In tournaments, the surviving players progress onto different tables. Blinds also increase at scheduled intervals to increase the rate of elimination. Tournament cash is distributed based on where you finished, and the prize pool comprises all the entrants’ buy-ins. The winner takes most of the prize pool, and most players don’t receive any cash.

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Tournament pros and cons

Tournaments have two main things going for them, and they are quite literally fame and fortune. Tournaments offer the largest single monetary rewards in the poker world, as winning a major tournament can net you millions of dollars, something cash games need time to match.

Additionally, tournaments are the foundation of poker’s competitive scene. Winning a major event like the World Series of Poker (WSOP) puts your name on the map. It establishes you as an up-and-coming poker player and can get you recognized worldwide.

However, the primary downsides of tournaments are their inflexibility and high variance. Jason Somerville likens them to lotteries “where the best players get more than one ticket.” The elimination format and the prize pool being heavily skewed towards the top 1% of entrants means you need a bigger bankroll to handle the swings of tournament life. Downswings can mean you have no income for months, so you must consider tournament variance.

Tournaments being scheduled events means you need to allot hours for them. You don’t know whether you’ll make it to the final table or get eliminated in the first round, so you must always plan as if you’ll last the tournament’s full duration.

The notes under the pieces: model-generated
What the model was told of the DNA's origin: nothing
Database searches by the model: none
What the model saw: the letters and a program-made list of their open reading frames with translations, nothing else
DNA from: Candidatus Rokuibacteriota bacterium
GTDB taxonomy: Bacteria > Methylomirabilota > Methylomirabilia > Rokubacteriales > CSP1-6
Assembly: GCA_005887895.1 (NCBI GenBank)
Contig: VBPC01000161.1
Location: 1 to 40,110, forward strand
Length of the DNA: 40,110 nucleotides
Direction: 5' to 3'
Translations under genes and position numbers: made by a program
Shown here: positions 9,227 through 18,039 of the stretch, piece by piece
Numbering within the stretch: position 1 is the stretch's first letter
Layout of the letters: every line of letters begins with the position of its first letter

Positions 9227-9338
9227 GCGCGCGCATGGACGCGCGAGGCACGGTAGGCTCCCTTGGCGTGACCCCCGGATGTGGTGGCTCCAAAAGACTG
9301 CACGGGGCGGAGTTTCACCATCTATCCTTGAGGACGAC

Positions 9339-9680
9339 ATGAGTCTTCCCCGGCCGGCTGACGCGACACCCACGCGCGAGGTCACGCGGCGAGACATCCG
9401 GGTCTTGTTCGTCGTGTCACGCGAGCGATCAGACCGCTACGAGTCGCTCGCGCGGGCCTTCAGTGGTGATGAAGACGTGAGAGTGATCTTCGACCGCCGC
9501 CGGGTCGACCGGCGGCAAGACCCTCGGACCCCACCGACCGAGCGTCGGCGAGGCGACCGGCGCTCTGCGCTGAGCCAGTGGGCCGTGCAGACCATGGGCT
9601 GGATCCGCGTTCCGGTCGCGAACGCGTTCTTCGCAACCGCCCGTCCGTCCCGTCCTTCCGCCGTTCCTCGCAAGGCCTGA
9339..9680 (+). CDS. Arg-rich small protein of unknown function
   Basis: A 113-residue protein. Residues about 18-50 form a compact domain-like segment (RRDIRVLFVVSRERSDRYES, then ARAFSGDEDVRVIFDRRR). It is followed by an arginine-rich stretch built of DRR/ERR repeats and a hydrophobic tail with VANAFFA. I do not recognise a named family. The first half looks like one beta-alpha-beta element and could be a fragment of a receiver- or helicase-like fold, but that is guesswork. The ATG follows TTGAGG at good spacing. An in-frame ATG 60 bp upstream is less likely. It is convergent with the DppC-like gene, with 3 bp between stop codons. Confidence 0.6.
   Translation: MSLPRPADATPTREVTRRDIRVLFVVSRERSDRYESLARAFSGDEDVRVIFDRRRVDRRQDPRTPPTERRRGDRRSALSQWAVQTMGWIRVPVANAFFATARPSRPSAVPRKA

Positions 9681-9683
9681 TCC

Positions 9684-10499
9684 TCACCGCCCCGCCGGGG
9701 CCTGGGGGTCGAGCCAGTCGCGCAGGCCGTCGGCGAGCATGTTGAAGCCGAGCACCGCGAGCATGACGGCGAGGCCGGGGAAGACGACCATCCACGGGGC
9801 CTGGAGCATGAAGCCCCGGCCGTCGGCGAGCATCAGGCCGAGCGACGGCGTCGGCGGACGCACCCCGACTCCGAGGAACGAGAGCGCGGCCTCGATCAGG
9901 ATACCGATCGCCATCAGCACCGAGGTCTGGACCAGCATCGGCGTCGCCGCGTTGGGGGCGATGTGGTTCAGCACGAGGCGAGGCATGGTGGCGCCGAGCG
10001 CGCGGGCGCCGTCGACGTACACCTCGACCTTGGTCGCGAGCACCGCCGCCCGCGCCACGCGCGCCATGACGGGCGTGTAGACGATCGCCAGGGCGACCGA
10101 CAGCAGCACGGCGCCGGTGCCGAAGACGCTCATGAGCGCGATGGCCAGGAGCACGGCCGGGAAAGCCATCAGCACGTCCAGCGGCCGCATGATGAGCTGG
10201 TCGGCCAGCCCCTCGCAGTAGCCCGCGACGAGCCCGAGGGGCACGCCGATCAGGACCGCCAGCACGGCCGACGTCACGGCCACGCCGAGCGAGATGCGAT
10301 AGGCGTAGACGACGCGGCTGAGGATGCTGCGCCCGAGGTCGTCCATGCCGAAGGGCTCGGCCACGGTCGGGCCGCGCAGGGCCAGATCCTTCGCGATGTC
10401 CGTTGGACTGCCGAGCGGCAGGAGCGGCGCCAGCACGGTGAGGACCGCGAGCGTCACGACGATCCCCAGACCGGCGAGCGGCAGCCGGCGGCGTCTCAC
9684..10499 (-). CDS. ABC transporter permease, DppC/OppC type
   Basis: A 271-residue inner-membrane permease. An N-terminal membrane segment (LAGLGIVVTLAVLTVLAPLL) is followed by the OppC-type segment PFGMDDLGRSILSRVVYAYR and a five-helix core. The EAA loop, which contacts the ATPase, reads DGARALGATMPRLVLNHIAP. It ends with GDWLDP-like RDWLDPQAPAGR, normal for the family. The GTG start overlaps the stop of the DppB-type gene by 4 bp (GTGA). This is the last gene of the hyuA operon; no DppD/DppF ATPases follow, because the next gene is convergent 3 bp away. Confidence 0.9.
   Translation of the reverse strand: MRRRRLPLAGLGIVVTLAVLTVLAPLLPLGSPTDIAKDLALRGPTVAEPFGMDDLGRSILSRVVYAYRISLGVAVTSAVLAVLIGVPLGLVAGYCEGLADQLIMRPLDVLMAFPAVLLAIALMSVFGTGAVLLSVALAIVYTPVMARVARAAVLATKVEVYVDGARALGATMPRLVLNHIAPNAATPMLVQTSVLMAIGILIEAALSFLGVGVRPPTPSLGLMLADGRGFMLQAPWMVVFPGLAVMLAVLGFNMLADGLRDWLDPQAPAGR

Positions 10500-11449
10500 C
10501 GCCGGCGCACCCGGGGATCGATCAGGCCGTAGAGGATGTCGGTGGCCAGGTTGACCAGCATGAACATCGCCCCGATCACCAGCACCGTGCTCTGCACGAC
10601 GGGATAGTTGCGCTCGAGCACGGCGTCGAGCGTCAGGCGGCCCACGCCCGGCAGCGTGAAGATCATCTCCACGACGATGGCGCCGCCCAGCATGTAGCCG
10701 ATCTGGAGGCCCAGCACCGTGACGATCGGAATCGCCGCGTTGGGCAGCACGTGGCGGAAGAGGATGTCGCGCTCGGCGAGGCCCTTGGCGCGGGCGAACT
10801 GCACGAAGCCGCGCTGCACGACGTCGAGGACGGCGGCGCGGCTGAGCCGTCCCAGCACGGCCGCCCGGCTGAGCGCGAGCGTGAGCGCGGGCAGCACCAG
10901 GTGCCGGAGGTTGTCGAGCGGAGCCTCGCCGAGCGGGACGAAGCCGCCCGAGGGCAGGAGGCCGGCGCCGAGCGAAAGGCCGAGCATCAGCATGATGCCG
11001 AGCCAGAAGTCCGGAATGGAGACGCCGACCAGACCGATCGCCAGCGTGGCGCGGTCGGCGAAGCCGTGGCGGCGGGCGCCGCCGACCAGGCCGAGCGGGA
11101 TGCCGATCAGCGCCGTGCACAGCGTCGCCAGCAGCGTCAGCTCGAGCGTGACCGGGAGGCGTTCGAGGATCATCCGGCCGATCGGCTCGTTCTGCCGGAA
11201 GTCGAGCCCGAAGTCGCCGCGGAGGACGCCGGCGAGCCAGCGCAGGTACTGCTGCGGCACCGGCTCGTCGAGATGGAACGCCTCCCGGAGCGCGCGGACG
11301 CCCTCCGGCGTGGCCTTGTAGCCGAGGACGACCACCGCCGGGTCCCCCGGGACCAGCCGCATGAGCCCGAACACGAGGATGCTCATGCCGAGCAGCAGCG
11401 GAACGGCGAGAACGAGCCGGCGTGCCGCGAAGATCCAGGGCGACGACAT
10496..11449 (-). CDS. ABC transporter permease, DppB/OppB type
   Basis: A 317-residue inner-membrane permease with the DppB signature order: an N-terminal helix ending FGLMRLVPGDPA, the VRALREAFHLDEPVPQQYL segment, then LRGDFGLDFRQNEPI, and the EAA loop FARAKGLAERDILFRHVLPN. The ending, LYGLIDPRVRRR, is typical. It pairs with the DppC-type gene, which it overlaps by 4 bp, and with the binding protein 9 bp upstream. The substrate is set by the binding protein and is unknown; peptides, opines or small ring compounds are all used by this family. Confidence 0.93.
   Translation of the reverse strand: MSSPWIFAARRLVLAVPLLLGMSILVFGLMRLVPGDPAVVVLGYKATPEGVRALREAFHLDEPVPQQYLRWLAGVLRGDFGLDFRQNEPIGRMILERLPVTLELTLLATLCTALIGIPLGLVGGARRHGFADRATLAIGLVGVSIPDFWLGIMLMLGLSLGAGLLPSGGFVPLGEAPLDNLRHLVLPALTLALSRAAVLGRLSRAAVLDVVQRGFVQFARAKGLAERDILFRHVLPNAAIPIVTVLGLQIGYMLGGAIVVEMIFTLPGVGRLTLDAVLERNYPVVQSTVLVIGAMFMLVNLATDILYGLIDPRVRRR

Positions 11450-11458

Sit-and-go breakdown

Sit-and-goes act as a bridge between tournaments and cash games. They combine the elimination format of tournaments with the convenience and simplicity of cash games. Players register for sit-and-goes, getting their names placed on the list. The sit-and-go automatically starts when enough people are ready, solving the tournament problem of having a rigid start and end time.

Sit-and-goes also only take place on one table with nine to ten players. The top three players receive cash, which is usually a larger percentage of players than in multi-table tournaments. Finally, they have smaller but more frequent payouts, reducing the variance tournaments are prone to.

Sit-and-go pros and cons

Sit-and-goes can be seen as the best of both worlds for tournaments and cash games as they combine the benefits of both. While they don’t have the same massive prize pools tournaments have or the sheer consistency of grinding cash games, they are a good place to start if you have difficulty deciding between tournaments or cash games. The only real downside is sit-and-goes are rarely offered in a live setting. The registration format makes them far better online, so keep this in mind if you plan to play sit-and-goes at a casino.

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Which format is your favorite?

If you’re considering trying these game formats, the best way is to play poker online. While cash games and tournaments can be found offline, the digital nature of online poker gives you many more options to choose from. Cash games can be found of every stake, and online is also the one place you can find sit-and-goes easily.